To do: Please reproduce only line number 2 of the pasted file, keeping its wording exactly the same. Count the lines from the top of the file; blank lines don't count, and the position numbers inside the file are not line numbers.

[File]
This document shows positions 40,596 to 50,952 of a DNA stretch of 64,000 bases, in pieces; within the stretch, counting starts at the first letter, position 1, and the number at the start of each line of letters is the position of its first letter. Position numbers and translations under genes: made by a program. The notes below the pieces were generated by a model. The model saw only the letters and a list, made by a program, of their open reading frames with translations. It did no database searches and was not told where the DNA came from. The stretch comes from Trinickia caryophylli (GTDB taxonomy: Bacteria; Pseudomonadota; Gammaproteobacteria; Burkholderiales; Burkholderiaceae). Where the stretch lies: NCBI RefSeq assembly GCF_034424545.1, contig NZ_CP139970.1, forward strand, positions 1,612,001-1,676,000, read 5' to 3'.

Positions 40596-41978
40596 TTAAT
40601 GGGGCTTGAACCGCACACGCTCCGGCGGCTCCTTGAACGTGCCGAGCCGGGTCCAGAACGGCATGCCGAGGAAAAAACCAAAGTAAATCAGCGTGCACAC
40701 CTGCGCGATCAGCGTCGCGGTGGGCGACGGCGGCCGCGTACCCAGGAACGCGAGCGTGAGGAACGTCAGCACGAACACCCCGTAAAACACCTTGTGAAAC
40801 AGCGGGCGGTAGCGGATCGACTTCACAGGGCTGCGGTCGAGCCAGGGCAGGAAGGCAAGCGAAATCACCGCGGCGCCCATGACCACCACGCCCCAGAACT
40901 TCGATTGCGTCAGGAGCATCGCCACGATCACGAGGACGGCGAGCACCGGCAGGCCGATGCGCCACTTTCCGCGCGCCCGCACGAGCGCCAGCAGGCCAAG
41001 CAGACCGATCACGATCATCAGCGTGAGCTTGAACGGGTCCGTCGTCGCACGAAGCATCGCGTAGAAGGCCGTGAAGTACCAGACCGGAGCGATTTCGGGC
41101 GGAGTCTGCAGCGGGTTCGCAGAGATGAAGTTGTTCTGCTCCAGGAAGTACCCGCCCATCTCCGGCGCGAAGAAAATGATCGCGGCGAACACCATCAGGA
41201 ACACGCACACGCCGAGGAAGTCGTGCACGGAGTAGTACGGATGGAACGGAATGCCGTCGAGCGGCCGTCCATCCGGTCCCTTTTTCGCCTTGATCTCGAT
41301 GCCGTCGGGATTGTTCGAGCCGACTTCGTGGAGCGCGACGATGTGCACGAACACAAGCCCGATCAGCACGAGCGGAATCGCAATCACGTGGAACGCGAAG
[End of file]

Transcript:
Positions 40596-41978